Transplanting should be carried out annually to get rid of caked salinized soil. Composing the right soil is a very important technique for caring for your home pedilanthus. Do not forget that it is a succulent and grows naturally in highly drained (porous) soils. The approximate composition of the soil: 1 part of garden (greenhouse, turf) land, 1 part of leaf land, 2 parts of fine gravel (marble chips, pebbles) with a particle size of 3 to 5 mm, you can add a couple of spoons of brick chips and a few pieces of charcoal. Brick chips can be replaced with vermiculite. Good soil structure, when after watering it instantly passes water, evenly wetting, and dries quickly. Do not forget to make good drainage from large expanded clay or pieces of foam plastic to the bottom of the pot. The optimum soil acidity is pH 6.1-6.5.

Reproduction

Pedilanthus is easily propagated by cuttings, and if it is light and warm, then at any time of the year. To begin with, the cut cutting (about 10-12 cm) must be air-dried for 5-6 hours, and the cuts on the mother plant should be sprinkled with crushed coal. Then put the cuttings to root in any suitable substrate: slightly damp sand or vermiculite. Although there is experience of rooting in water (also after preliminary drying). In water, rooting can take a little longer than in vermiculite, and the water must be changed every two days to fresh, boiled. Do not place rooted cuttings in a sunny place - only in diffused light (east side or shading from the south). For a more effective plant, plant 4-5 cuttings in one pot.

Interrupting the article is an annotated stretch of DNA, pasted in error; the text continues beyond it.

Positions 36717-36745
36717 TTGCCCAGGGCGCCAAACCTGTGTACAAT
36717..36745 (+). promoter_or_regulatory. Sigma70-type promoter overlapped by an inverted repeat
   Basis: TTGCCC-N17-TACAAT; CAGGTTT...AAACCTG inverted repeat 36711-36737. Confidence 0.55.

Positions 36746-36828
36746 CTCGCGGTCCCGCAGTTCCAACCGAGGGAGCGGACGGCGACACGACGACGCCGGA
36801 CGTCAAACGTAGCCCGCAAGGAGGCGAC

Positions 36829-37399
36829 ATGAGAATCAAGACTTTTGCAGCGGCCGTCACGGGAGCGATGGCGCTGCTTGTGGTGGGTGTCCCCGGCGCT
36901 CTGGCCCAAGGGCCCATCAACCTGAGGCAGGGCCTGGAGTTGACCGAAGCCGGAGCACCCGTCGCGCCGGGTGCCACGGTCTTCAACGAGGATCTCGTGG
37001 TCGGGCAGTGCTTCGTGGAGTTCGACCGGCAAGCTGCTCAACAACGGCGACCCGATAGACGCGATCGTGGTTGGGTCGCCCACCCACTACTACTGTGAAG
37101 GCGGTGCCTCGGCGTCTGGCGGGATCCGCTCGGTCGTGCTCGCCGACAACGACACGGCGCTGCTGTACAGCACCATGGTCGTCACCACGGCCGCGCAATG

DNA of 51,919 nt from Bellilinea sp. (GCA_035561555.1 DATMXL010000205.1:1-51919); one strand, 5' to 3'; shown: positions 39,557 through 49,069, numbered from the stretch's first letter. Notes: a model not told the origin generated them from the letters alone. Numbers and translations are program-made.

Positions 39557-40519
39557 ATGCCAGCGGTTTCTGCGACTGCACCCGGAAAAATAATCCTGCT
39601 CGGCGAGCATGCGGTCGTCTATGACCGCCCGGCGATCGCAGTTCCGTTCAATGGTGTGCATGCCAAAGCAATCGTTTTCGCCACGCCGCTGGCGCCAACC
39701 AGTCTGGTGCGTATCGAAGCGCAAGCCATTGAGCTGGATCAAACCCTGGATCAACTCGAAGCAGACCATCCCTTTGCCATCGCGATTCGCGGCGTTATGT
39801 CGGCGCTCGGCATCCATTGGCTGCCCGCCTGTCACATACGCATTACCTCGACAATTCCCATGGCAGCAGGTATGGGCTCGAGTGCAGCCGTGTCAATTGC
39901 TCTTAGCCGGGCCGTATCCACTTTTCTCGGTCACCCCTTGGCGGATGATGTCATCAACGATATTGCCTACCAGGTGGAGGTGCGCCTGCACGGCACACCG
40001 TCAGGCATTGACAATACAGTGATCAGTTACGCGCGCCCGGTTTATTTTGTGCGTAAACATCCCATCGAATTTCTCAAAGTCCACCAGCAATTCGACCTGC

Growing problems

Pedilanthus does not tolerate soil salinity, if salt deposits have formed on the surface of the soil (white or reddish crystals on lumps of earth), you need to remove the top 3-4 cm of soil, replace with fresh, check if you water it too often - salt effusion appears when the soil dries for a very long time; or the water in your area is too hard - go to watering with boiled water.

Pedilanthus has no special problems with pests and diseases. It rarely attracts ticks or scale insects (including the scale insect). Stem rot and root rot are only caused by too frequent watering, especially during a cold snap. Pedilanthus does not tolerate stagnation of water in the roots!